Centre sent fewer vaccine vials: Mamata Banerjee
Mamata Banerjee on Saturday told frontline Covid warriors at 207 Covid-19 vaccination centres that the state government could not vaccinate all 5.8 lakh health workers in Bengal at one go as the Centre did not send enough Covishield vaccines for two doses.
“The central government did not provide sufficient vaccines and I have requested them to send us the required consignment,” said the chief minister during a videoconference session where she spoke to those present in the vaccination centres on Saturday.
Senior government officials later told The Telegraph that the state uploaded a list of 5.8 lakh health workers of both state-run and private healthcare establishments, who were to be administered vaccine in the first phase, on the Centre’s server.
The Centre so far sent 6.89 lakh Covishield vaccines and directed the state to preserve the second dose of vaccines for those who get the first dose.
“In this scenario, we will take up vaccination of 3.44 lakh healthcare workers with the available vaccines. That’s why the chief minister tried to explain why all 5.8 lakh health workers could not be vaccinated from the beginning,” said a senior government official.
Another official explained that the state was expecting a supply of the next lot of vaccines by next week.
On the Day One of the vaccination drive, Mamata stressed again that she felt all people in the state should get vaccines free of cost before adding the state would provide free vaccines if the Centre didn't.
With elections nearing, the Mamata Banerjee government wants to carry out the vaccination drive in Bengal without a hitch. The performance on day one, however, was not as expected, said a source.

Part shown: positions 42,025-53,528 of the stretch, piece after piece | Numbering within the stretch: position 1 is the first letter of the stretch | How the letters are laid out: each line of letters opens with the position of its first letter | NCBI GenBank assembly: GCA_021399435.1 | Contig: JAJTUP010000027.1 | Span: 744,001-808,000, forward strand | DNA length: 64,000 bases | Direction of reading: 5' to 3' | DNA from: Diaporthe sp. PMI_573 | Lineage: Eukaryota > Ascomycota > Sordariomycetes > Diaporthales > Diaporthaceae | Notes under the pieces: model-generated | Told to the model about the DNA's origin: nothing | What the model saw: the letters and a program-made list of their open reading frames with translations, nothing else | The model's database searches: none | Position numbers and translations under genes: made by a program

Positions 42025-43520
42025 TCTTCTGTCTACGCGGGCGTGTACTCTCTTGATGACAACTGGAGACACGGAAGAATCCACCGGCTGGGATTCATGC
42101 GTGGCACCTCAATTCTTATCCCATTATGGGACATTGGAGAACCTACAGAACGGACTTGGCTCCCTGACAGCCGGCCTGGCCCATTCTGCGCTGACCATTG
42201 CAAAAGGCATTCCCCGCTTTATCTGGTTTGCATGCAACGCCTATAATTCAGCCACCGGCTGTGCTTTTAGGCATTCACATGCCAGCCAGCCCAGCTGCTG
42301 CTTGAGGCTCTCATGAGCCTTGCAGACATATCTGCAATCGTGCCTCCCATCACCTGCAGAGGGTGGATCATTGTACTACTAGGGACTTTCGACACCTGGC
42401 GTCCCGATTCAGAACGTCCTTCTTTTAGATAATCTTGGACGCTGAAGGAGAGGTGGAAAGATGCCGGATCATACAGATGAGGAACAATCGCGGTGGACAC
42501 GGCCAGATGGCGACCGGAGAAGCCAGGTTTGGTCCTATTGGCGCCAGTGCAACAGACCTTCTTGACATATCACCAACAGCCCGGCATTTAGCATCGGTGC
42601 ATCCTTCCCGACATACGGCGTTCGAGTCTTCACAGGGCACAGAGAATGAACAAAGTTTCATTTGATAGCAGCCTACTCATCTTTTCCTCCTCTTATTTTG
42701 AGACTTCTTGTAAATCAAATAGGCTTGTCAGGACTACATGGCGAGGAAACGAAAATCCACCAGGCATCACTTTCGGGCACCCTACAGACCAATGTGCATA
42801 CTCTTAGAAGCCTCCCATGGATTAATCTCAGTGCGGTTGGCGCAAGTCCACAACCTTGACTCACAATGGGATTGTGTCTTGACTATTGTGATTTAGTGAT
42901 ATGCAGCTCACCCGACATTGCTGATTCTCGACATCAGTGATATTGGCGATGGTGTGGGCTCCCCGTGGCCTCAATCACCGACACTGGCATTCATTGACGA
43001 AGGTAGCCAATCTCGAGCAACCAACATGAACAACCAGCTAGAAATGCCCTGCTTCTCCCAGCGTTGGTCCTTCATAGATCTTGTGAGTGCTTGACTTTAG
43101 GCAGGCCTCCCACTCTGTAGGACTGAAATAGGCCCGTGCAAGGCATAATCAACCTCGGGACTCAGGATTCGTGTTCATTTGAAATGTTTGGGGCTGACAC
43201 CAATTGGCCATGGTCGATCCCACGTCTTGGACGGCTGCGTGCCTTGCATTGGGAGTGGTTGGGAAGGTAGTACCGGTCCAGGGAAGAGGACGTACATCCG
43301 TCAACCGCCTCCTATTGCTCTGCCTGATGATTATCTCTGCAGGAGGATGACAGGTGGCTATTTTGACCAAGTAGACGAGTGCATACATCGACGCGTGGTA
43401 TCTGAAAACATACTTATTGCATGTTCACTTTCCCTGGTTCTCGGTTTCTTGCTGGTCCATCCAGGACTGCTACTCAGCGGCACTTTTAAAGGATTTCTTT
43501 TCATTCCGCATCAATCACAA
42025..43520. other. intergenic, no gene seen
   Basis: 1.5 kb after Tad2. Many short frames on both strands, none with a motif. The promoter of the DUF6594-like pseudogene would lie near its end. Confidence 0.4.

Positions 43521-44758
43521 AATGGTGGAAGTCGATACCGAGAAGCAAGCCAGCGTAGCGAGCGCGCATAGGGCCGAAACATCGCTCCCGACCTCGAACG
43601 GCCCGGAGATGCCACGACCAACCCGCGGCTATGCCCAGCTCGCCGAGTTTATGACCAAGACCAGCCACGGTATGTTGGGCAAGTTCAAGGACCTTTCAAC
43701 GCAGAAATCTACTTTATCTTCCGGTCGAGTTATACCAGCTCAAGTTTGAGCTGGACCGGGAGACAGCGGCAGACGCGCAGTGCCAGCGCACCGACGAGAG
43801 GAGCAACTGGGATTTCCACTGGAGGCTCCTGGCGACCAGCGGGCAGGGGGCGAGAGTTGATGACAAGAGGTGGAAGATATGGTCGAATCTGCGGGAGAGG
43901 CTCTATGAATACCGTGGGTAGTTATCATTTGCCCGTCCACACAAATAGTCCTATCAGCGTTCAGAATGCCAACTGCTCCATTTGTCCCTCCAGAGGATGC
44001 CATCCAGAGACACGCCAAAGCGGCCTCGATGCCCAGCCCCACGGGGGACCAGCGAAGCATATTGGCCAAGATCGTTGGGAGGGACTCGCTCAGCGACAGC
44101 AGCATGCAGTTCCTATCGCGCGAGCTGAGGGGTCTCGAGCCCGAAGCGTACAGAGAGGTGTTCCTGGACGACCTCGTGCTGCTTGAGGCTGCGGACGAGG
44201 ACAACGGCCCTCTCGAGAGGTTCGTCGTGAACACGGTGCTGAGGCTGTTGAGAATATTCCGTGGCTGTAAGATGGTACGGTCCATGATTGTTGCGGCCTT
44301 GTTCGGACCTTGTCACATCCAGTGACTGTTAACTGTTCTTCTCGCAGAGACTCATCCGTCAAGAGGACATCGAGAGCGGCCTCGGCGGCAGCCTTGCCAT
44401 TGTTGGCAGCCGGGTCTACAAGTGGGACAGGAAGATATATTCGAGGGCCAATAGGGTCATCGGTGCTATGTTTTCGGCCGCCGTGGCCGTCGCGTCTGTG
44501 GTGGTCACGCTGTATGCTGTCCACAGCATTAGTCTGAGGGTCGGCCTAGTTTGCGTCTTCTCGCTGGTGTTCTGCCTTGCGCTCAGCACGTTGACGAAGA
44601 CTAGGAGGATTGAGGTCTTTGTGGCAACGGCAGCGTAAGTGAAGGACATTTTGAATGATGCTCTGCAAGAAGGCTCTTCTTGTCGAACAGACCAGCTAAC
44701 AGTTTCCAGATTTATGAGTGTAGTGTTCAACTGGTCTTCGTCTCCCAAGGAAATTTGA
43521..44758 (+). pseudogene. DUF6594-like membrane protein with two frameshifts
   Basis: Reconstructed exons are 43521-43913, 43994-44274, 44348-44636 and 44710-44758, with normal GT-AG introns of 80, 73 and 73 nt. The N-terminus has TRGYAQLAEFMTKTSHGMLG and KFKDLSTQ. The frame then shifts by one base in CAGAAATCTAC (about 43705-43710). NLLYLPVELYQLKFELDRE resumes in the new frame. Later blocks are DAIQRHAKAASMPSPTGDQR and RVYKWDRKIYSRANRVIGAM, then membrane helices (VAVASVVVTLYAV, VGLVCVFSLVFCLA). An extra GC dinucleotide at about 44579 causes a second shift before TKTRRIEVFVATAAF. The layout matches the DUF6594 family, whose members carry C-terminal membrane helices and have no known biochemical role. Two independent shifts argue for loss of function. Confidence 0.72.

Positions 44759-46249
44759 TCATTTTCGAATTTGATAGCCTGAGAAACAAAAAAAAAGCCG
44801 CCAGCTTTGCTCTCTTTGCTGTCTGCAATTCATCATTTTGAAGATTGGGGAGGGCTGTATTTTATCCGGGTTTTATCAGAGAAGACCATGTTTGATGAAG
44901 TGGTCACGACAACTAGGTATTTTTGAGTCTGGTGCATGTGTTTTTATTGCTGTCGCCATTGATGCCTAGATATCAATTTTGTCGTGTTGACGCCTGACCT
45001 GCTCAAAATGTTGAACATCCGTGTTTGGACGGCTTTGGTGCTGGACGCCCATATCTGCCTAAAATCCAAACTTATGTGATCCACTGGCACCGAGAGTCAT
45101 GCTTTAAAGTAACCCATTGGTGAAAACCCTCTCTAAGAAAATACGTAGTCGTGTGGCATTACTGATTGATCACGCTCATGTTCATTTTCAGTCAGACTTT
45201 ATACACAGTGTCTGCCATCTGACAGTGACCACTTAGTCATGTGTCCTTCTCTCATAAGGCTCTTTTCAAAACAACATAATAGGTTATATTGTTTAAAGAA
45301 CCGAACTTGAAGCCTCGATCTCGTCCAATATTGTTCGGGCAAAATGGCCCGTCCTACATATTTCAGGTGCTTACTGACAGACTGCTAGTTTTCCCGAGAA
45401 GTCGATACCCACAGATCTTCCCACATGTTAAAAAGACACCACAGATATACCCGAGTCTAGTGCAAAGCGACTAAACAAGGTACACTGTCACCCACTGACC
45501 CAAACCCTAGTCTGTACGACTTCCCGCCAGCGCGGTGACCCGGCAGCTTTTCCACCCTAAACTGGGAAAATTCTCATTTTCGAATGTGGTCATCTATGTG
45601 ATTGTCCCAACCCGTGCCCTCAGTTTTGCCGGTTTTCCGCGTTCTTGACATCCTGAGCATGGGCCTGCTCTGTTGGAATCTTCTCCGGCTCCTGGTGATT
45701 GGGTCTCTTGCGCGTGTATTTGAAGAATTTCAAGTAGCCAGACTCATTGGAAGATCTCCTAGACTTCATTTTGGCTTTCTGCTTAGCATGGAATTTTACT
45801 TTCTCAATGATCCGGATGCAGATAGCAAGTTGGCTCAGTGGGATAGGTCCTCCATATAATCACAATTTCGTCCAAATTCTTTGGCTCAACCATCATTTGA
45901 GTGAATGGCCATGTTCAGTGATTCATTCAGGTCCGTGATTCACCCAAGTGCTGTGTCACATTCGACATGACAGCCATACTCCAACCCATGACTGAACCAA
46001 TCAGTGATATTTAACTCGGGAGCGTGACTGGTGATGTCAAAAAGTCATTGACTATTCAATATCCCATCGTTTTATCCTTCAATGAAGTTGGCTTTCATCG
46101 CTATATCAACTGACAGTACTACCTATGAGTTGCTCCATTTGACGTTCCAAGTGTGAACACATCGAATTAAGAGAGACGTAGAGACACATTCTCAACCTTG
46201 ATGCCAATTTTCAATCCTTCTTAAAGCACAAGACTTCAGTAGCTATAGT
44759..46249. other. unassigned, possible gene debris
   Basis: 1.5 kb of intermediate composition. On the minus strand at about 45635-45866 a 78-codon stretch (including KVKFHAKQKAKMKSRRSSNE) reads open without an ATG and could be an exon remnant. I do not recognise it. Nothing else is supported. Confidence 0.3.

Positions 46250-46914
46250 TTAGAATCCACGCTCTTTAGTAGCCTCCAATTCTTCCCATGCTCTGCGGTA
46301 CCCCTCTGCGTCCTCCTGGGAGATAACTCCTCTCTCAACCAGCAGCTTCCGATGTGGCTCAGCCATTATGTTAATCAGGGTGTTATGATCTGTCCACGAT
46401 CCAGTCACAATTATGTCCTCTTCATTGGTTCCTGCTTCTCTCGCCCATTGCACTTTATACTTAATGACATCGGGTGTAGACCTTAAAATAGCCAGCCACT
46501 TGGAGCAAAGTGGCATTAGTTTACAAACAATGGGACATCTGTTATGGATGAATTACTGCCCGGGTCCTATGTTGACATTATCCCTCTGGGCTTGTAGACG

In Bengal, it was planned that 20,700 health workers would be administered vaccines on the first day from 207 vaccination camps but primary reports pointed out that only around 15,500 persons received shots on Saturday.
“The performance varied from district to district,” said a source before adding that the final count was likely to change as updates were still coming from districts.
For instance, Birbhum had 12 camps where 1,200 health workers were supposed to be vaccinated, but only 658 turned up. “We think some health workers were fearing adverse side-effects,” said a health official of Birbhum.
A senior state government official said if many health workers were reluctant to get the shot, they could be counselled. “Fear is common in the case of a new vaccine. I recall decades ago how we had to work hard to make people believe that polio drops did not cause trouble. The chief minister has also asked us to ensure that nobody spreads rumours during vaccination,” said an official.
Next week, vaccination will be taken up on Monday, Tuesday, Friday and Saturday.